By Trigo Egbegi
Yours Truly was conspicuously absent from duty last week for all the wrong reasons, I suppose. If you must know.

I’m not ashamed to admit I’m your stereotypical supporter/analyst of boxing who will splurge time and energy on a subject that provides more regret than joy, even when and where it involves the sport’s biggest names.

Evander Holyfield is one such name in question.

Such was my frame of mind on the events in the week April 3, 2011, beginning with the rescheduling of the eagerly awaited general elections which attracted the ire of all Nigerians – old and young: rich and poor: male and female – drawn from across the giant geographical divide.

As if that was not enough bad news, a phone call all the way from Lagos located me in my holiday camp in Bayelsa State, seeking my comments on the defeat of Samuel Peter.

For once, I was deverstated, less on account of the manner of defeat of the young man than concern for his future. For a start, I wasn’t expecting that Samuel Peter would pick up the kind of fight that already condemns him to the losers ranks even if he won. Thus, I never bothered to be on the trail of the quietly advertised WBO International heavy weight Championship event.

Well, that explains the irony of life itself. About this time six years ago Samuel Peter was the toast of every home in the Niger Delta Region, as well as in Jigawa and Lagos States. Ditto the Nigeria Police Force Directorate in Abuja.

And when he kayoed Oleg Maskaev the night of March, 2008 in Cancun, Mexico, for the much coveted WBC title, Peter had graduated to becoming the most recognizable, most adored name in all of Nigeria. The glory was to be short lived, though.

Today, Samuel Okon Peter is in a free-fall from the very apex of his boxing career, all the way to the deepest valley of no return, I’m afraid. All the glory garnered via victories in the period spanning 2005 and March 2008 look to have been effectively wiped out by four back-to-back defeats of the past three years.

This piece is not intended to spite our fallen hero in his hour of grief. Rather, it is to express a profound concern for the future of a man at the crossroads in need of prayer and help. It is, similarly, intended to amplify the voices of the supportive few whose views I am in tandem with.

Obisia Nwankpa, predictably, fired the opening salvo when the listed the fighter’s unimpressive run of late, and advised that he retires. Himself a boxer of repute during his own fighting days, and who had had the privilege of working with the dethroned heavyweight king at close range prior to turning pro.

Understandably, Obisia must be making his point from personal experience, having, himself, plummeted from grace to grass when he chose to linger on –  against  all advise to call it quits.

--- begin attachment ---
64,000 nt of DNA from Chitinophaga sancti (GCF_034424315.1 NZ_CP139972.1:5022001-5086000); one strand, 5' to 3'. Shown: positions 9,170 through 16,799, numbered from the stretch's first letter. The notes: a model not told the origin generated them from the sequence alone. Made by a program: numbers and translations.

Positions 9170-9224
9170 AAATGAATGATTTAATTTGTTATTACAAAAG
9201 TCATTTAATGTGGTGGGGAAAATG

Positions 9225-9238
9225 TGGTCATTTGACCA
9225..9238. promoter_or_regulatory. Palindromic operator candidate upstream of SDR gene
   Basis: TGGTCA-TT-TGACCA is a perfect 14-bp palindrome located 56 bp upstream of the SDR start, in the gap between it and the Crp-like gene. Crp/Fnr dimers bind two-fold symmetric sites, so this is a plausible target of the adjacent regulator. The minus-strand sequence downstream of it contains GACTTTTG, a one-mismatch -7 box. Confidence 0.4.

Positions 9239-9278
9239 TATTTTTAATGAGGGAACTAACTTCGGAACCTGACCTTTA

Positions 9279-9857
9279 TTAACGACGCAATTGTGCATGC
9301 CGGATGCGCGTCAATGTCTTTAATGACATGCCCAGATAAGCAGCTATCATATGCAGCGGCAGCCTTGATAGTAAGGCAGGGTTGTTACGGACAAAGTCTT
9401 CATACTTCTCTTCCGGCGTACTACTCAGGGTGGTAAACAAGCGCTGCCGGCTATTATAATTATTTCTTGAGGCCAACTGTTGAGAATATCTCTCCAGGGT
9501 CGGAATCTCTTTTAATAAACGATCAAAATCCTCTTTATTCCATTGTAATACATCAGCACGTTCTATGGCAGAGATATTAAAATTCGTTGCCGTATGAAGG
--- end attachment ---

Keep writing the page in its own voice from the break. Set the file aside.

Celebrated trainer, Joe Mensah, provided perhaps the more convincing point when he called on the grounded policeman to look deep into himself and decide if he still desires to be relevant.

Joe Mensah is one whose views should not be dismissed with a wave of the hand, on account of his status. He was head coach of the Nigeria national squad to the 2000 Olympics in Sydney that included Peter and London – based Olusegun Ajose whom Mensah still handles as pro.

He is of the view that Peter seriously needs to go back to the drawing board with his team all over again, or else forget it.

Joe Mensah’s view is, indeed, laden with deep meaning, considering the turn of events since Samuel Peter altered his corner, and overall attitude both in and outside the ring. He is one who strongly upholds the view that a fighter must remain focused as much as he was as contender/challenger.

I’m still of the view that Samuel Peter is one of the few exceptions in the list of those not originally cut out to become world heavyweight champions. His accomplishment came largely through mental strength and hunger which made up for the huge gap created by his lack of skill.

Now, I fear that mental strength must have been lost after the Maskaev Victory of March 2008 in Mexico. Without it, Peter is just the plain Samuel that was never given the chance to get far. He is at the level where he has to struggle even against fellow B-class contenders.

Samuel Peter may never have realized the full extent of psychological damage inflicted by the combined Klitsckho brothers. Against the elder Klit, he was not just beaten; he was beaten up. It was the kind of beating that compels a fighter to search deep inside him and ask if he still belongs in the ring.

If Samuel Peter had correctly answered the question he had posed to himself, I’m certain he would not still be hanging around and accept a fight like the one that saw the one-time WBC king demolished by a self-anointed Nordic Nightmare, for a spurious WBO belt.

For now, I think retirement looks the best option for a man who still has all his faculties intact. There’s no better time to hang the gloves than now that Peter can opt out to other less demanding careers, even right at home in Nigeria.

Finally, here’s joining millions of concerned fellow Nigerians appealing to our son to call it quits for that moment in history when we’ll all remember him for the good time – not the way million will remember the likes of Robinson, Pep, Ali, Holmes, Leonard, Hearns, Roy Jones, Holyfield and Hopkins for their end times.


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